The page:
Retinal vein occlusions are the most common retinal diseases seen in clinical practice. Recognition of these diseases is important as their complications can lead to lots of vision problems. Timely intervention can substantially reduce the incidence and severity of these complications. Also, improved treatment of underlying medical problems can lead to better quality of life.
Retina the main part of visual sensation has got numerous blood supply through retinal vessels. "Retinal arteries" bring the blood from heart to the retina while "Retinal veins" drain the blood from the retina towards the heart. There is one main Central Retinal Artery (CRA) and one main Central retinal vein (CRV). They give origin to numerous branches.
There may be an obstruction to the blood flow in retinal veins either branches or central. These are one of the common causes of vascular problems in retina. Because of this obstruction, blood drainage from retina to heart is hampered. "Branch Retinal Vein Occlusion" or BRVO denotes obstruction of this blood flow in small branches of retinal veins while "Central Retinal Vein Occlusion" or CRVO denotes obstruction of blood flow in the main and large vein of the retina.
In the retina, arteries and veins cross at many locations. In case of high blood pressure, arteries become rigid and hard and they cause pressure over the soft veins at the point of crossing, so blood flow from these veins is obstructed.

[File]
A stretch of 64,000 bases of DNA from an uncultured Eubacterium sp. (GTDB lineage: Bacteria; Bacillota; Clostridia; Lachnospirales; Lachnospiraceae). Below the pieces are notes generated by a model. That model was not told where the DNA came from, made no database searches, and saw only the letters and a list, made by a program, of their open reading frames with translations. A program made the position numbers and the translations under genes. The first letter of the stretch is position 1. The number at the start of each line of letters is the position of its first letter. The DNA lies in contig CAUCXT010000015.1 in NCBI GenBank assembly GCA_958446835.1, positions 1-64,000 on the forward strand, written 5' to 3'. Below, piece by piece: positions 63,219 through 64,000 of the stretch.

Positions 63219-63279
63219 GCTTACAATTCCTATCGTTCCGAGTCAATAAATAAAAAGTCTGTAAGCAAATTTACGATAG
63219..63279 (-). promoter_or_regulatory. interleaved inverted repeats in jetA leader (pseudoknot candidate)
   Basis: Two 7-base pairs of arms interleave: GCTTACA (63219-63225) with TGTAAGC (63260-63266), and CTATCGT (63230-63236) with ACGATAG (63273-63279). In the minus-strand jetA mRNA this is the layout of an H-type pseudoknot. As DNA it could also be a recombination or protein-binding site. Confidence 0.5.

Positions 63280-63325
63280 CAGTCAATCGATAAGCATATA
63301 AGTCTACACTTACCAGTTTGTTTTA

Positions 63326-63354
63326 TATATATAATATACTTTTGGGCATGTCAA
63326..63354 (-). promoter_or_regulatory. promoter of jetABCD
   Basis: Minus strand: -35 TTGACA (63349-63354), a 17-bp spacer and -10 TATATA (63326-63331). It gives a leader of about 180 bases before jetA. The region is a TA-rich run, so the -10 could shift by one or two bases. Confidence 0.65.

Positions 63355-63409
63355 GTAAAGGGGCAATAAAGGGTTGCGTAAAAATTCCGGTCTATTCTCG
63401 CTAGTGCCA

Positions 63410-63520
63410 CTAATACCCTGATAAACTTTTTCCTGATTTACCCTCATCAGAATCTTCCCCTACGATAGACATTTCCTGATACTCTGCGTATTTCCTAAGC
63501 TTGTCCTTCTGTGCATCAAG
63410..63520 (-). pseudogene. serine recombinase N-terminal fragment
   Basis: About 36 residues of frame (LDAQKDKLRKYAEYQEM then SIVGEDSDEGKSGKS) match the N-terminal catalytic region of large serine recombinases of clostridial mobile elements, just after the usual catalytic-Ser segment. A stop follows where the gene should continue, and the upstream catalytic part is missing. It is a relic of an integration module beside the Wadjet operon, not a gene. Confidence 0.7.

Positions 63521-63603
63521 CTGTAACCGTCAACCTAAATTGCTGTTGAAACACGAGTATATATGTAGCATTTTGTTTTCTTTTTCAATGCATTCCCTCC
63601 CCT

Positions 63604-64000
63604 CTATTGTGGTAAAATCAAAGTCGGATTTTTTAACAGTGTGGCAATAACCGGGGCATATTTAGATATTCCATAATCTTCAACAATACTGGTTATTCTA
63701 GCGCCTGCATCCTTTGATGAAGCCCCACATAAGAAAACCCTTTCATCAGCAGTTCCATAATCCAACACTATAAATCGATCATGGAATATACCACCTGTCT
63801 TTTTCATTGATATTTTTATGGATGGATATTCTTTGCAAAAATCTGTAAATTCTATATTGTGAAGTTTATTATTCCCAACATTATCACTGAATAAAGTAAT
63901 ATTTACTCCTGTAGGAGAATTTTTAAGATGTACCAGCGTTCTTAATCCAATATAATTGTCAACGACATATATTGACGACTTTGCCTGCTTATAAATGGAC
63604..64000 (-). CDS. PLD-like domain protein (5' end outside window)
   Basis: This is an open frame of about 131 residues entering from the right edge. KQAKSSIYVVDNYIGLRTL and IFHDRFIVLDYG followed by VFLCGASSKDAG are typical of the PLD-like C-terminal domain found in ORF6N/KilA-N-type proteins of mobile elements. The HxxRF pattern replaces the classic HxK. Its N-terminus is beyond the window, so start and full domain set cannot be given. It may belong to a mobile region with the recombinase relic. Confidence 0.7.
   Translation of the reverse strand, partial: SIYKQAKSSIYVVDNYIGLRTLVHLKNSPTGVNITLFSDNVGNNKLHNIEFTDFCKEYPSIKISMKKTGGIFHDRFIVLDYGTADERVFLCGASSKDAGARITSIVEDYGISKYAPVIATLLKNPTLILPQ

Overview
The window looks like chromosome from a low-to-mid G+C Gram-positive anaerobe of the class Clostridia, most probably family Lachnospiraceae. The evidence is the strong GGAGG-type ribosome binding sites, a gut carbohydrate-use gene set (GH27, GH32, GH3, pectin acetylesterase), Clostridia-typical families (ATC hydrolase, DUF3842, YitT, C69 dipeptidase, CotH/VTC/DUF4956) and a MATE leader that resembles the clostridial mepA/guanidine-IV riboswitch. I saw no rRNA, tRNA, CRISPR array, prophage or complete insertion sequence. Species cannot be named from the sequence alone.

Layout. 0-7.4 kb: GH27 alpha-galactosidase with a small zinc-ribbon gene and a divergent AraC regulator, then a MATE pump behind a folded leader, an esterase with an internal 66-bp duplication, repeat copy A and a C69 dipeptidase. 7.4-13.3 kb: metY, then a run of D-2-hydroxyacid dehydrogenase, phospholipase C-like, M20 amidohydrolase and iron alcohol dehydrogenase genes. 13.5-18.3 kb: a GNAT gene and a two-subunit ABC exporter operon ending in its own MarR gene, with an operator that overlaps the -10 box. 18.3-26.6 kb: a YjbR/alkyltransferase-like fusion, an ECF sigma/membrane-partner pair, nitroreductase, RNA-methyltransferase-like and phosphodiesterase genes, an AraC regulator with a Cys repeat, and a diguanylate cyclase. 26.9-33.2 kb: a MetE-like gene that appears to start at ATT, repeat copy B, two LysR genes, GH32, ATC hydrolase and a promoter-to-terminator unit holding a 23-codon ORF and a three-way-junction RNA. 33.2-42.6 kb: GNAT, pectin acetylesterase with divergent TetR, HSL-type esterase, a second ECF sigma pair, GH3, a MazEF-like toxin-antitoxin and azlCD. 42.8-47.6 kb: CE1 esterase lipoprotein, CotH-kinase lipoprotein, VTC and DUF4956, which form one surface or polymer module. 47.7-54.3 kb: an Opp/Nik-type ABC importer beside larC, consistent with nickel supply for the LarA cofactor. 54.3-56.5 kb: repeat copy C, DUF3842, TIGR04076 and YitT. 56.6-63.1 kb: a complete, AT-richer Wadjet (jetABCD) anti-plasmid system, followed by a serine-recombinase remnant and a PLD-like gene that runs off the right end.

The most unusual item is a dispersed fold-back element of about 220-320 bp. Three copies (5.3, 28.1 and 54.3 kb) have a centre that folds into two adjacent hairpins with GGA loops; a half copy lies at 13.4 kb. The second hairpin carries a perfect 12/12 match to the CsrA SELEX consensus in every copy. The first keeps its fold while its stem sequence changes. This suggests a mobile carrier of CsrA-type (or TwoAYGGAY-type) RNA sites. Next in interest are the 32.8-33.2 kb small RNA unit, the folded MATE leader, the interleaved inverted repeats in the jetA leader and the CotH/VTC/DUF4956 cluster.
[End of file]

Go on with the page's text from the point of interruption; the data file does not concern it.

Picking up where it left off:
These patients need to be examined by a retinal surgeon and detailed examination has to be done to find the cause and to see if any changes have occurred. In some cases, Fundus Fluorescein Angiography (FFA) may be necessary to know the site of obstruction or leakage and if any other changes have occurred. OCT is done to study the details of the macula.
Patient may develop macular edema that is fluid collection in the macula (central part of the retina).
After few months, some patients may develop new vessels on the retina or on the iris as a response to the less blood or oxygen to the retina which may lead to serious complications like vitreous hemorrhage, retinal detachment, rubeosis iridis or secondary glaucoma.
The patient needs to be followed up regularly and need to be treated as and when the complications occur. This may involve LASER and/or surgery and/or intravitreal steroid injection and intravitreal antiVEGF drugs like avastin, Macugen or Lucentis injections.
Visual recovery depends upon